September 27, 2019

Lesson learned: I've overcomplicated things

Lizzy Trelstad @LT_Beaker

I started my company with the idea that I could use chemistry to read personal care product ingredient lists for people, and then report back to them what was best for them. Emphasis on "for." I came up with the idea of "chemist curation," and this chatbot was the first tech tool made to help people discover their next favorite products.

I've been closely watching the conversations people have with the Beaker Bot. People seem to like the idea of being matched with a product, but are getting frustrated that they didn't know why they got what they got. I thought them using the chatbot was the same as them opting in to trusting a chemist, and that that was sufficient. I thought I wouldn't need to explain the chemistry, I could just use it.

I was excited by the idea that I could automate and scale a chemist's advice, without worrying the consumer about the nitty gritty chemistry. From feedback and conversations that broke the chatbot flow, I've learned that even if people don't know the nitty gritty, they still want to see it. They don't want a chemist telling them what's best for them, they want a chemist that's telling them what's best for them, to them! My product isn't the end recommendation, it's the process by which I arrive at the recommendation.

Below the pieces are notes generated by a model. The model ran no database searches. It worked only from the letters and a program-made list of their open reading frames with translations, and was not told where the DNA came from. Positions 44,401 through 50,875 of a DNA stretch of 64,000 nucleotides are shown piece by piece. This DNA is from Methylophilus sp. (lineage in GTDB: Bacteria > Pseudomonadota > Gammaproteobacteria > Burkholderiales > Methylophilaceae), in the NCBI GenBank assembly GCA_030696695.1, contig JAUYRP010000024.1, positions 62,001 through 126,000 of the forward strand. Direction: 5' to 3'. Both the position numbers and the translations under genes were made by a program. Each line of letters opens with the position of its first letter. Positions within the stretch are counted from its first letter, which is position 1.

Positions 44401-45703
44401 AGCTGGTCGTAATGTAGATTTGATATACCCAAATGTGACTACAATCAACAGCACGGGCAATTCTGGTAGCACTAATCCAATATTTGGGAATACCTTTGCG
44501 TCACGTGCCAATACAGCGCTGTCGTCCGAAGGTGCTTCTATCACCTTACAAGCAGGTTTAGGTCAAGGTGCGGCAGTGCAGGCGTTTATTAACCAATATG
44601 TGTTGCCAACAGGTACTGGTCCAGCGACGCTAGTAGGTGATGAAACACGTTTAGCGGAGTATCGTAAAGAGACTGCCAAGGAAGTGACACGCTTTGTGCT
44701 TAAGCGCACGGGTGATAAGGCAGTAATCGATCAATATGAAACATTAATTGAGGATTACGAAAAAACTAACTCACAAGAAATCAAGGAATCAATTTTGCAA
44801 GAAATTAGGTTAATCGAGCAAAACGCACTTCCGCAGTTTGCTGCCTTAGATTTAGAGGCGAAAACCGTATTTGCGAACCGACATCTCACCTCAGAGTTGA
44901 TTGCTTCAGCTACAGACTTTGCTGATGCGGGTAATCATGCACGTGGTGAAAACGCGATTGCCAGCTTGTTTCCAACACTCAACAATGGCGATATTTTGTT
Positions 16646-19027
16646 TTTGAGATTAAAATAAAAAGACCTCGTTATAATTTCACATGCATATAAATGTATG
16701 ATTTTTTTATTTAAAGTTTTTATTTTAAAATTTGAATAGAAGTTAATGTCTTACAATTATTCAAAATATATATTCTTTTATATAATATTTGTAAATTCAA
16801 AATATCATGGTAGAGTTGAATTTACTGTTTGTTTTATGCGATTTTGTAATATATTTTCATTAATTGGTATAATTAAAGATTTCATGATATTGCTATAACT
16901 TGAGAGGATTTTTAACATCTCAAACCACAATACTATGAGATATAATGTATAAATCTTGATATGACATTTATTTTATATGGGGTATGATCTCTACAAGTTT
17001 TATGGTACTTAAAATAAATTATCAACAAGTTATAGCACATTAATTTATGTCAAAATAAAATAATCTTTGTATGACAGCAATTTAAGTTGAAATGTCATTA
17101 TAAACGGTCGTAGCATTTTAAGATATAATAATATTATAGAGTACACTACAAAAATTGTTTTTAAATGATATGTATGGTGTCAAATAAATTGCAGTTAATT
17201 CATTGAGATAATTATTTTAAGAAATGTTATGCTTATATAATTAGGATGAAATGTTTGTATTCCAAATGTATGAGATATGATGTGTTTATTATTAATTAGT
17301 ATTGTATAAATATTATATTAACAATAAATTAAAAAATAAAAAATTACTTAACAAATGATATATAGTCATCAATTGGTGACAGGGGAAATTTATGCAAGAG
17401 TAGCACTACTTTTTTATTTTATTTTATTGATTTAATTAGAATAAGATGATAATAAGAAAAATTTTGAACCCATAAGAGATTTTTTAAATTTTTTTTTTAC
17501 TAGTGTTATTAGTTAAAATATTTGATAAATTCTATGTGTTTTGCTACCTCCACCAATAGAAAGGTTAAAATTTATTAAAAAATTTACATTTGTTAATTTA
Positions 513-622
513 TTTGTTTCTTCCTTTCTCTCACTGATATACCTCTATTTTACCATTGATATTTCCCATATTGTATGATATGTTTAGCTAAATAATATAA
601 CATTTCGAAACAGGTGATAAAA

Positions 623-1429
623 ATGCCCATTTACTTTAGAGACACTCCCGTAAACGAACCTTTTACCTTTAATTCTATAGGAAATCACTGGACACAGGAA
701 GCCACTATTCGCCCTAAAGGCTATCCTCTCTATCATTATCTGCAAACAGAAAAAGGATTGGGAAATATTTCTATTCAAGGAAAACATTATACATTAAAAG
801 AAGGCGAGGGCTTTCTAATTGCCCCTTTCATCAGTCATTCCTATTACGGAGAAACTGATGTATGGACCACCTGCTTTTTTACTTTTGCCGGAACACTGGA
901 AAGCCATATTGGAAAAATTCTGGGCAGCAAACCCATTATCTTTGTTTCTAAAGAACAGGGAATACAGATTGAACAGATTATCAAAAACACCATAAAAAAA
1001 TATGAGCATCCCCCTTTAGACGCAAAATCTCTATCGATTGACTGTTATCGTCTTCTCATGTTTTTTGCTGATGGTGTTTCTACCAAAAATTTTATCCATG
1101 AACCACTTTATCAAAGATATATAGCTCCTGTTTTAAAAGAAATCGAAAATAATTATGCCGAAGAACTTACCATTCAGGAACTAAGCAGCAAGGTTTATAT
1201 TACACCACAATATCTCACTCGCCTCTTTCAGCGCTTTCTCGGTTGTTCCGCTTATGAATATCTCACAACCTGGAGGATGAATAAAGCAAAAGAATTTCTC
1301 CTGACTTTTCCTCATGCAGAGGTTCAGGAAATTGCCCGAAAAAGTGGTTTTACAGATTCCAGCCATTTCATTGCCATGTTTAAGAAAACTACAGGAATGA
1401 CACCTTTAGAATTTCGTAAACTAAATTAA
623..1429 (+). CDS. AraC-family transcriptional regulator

With that known, so much of the friction I've been feeling as a non-tech solo founder has disappeared. I don't have to build my expertise into tech, I can simply use my expertise.

I've now decided to release myself from a need to create a "tech product," and have decided that for the next 3 months I will produce as much content as possible. I'm going to do the things that don't scale so that I can build a large and loyal audience. By the end of the year I'm hoping to have an audience that can tell me what they want, instead of betting 3 months' time on creating "tech tools" that get at what I think people want.

I think it's possible to be an innovator while still listening to the market. That's my new hypothesis at least; I used to think that being an innovator meant being ahead of the market. But that's a sure way to make a faulty business model.

Just because I don't yet know exactly how to help my audience, and therefore what scalable product to build for them, doesn't mean I'm not the domain expert that I am. This was an important lesson to learn.

Does this make sense? Or am I just rationalizing my failure to hit upon a scalable product? Any and all pro-tips and advice are very much welcome.

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